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Kevin & Jackie Freiberg

A Gutsy Approach Gets Sales

Learn From an MVP at The Hyatt
We recently ran into an MVP who is blowing the doors off sales-as-usual. Jenny Allen is a sales manager for the Manchester Grand Hyatt San Diego. She sells meeting space for a living. Jenny is one of 20 managers, her sales goal last year was to close 7.4 million and she closed at 12 million. When we talked to Jenny she humbly shared her 100% closer rate! Not bad stats for a woman who’s been in the business for only 3 years. So what is so unique about Jenny, is it the site? Well, the Manchester Grand Hyatt is pretty cool, but to be honest there are a lot of cool sites in San Diego. So no, site alone isn’t it! We think it has everything to do with being a player.

hyatt san diegoImagine the surprise Tom Moore, Director of Meetings & Conventions for the National Ski Areas Association, felt when greeted by Jenny who was wearing total ski gear in August (think 80°F and sunshine). Yes, ski boots, pants, jacket, gloves and a hat. She then escorted Tom through meeting rooms at Hyatt all identified as green runs, blues and double blacks! Jenny even had a lift ticket designed for his visit.

When a local law firm came to look at the facility Jenny welcomed them into a room reconfigured to look like a courtroom. One by one, Jenny invited in what she called “jurors”, the Hyatt’s award winning chef, banquets & catering, housekeeping, reservations, security, and even human resources. Jenny simply said, “They are all the frontline, their contributions make or break an event and our clients need to hear their story, from them, and how it links to why the Hyatt is so special.”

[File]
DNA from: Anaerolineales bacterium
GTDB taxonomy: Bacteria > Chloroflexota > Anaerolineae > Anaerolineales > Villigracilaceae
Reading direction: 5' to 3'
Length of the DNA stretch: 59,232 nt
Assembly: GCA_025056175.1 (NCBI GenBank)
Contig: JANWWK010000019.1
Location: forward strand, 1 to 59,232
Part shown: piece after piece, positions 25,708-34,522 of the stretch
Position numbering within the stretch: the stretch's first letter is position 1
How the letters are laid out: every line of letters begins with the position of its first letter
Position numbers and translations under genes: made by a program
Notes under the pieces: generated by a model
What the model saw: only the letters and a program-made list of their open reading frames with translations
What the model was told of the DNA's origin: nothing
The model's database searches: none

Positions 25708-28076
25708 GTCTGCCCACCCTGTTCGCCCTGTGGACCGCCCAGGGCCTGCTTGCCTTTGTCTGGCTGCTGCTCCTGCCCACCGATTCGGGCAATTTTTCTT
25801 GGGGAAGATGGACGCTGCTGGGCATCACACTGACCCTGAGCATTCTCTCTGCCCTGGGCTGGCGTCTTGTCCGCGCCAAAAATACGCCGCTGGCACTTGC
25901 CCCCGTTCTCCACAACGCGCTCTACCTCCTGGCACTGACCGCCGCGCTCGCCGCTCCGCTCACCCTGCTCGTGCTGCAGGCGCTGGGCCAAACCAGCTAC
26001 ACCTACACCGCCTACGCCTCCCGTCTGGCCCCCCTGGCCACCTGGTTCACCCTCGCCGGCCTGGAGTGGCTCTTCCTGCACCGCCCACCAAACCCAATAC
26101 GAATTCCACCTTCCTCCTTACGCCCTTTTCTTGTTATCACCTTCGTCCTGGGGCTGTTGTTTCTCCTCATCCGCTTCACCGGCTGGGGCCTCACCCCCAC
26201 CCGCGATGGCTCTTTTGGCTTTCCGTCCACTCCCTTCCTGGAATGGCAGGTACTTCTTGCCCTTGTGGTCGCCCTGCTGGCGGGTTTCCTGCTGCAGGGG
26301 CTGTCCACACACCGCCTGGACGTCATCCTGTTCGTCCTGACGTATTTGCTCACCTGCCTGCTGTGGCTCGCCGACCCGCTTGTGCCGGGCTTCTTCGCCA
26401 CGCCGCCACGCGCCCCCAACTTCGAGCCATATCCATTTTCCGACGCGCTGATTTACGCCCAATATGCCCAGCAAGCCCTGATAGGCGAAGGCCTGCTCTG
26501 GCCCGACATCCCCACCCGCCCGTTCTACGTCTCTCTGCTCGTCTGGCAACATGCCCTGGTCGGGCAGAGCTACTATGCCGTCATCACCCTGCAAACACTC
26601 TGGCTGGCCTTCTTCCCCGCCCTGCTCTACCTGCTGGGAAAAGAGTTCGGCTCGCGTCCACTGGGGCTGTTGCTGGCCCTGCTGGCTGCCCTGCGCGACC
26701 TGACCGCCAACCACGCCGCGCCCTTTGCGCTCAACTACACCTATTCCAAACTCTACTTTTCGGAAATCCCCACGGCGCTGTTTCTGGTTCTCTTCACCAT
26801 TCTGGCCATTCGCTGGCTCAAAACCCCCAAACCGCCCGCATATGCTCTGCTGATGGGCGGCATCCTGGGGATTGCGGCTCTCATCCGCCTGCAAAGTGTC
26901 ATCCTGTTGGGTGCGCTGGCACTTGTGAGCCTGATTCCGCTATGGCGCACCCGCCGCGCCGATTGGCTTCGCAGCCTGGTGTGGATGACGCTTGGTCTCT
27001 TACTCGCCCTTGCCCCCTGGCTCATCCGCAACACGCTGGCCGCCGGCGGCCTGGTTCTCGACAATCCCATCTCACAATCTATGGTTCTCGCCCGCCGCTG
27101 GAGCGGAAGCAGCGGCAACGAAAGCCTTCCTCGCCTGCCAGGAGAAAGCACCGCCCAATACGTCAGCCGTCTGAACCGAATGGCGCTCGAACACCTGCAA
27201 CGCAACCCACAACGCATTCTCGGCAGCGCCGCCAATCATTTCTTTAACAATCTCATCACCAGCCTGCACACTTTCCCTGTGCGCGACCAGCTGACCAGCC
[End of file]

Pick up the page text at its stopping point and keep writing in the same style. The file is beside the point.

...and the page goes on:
On another occasion Jenny invited a client up to the Hyatt owner’s private terrace on the 32nd floor of Seaport Tower. She asked them to enjoy the view, and lo and behold, a fly by aircraft trailing behind it the convention’s tag line!

Jenny gets it! She knows there are hundreds of other venues in town that offer similar space. To differentiate, Jenny focuses on the experience and she works at getting everyone at the property involved. Jenny does her homework; she works hard at understanding each client’s goals and creates a highly customized site visit unique to each.

When Jenny invites other teams at the property to tell their story, she gives them prideful bragging rights and they play a role in closing the deal. When people get involved they have skin in the game, it’s more fun and they WANT to win!

Regardless of the industry, sales typically get a bad rap. Perception is, sales gets all the perks and then the rest of the team has to come in and do all the work! Jenny doesn’t have that problem! Jenny’s inclusive approach inspires everyone on staff to WANT to play. When sales’ wins, the property wins! So the question is…

How hard are you willing to play?

Your future, the quality of your life at work, your reputation, and the significance you glean from making a difference depends on your answer!

Think about these questions:

  • When people in your organization complain do you press for a solution or do you join them?
  • Is the culture in your organization primarily the will of the people or the will of the BOSS?
  • When things get difficult and resources are scarce do you focus on what you CAN do or what you CAN’T do?
  • Do you look for clarity about your role, responsibilities and the company’s goals or do you wait for others to tell you what to do?

Your answers will determine whether you are an MVP or a DPW (Dead Person Working™)!

What would Jenny do? Why not choose to be a player and make a difference—your reputation, your success and the significance you gain from your efforts at work depend on it.

I want more ideas on what it takes to be an MVP.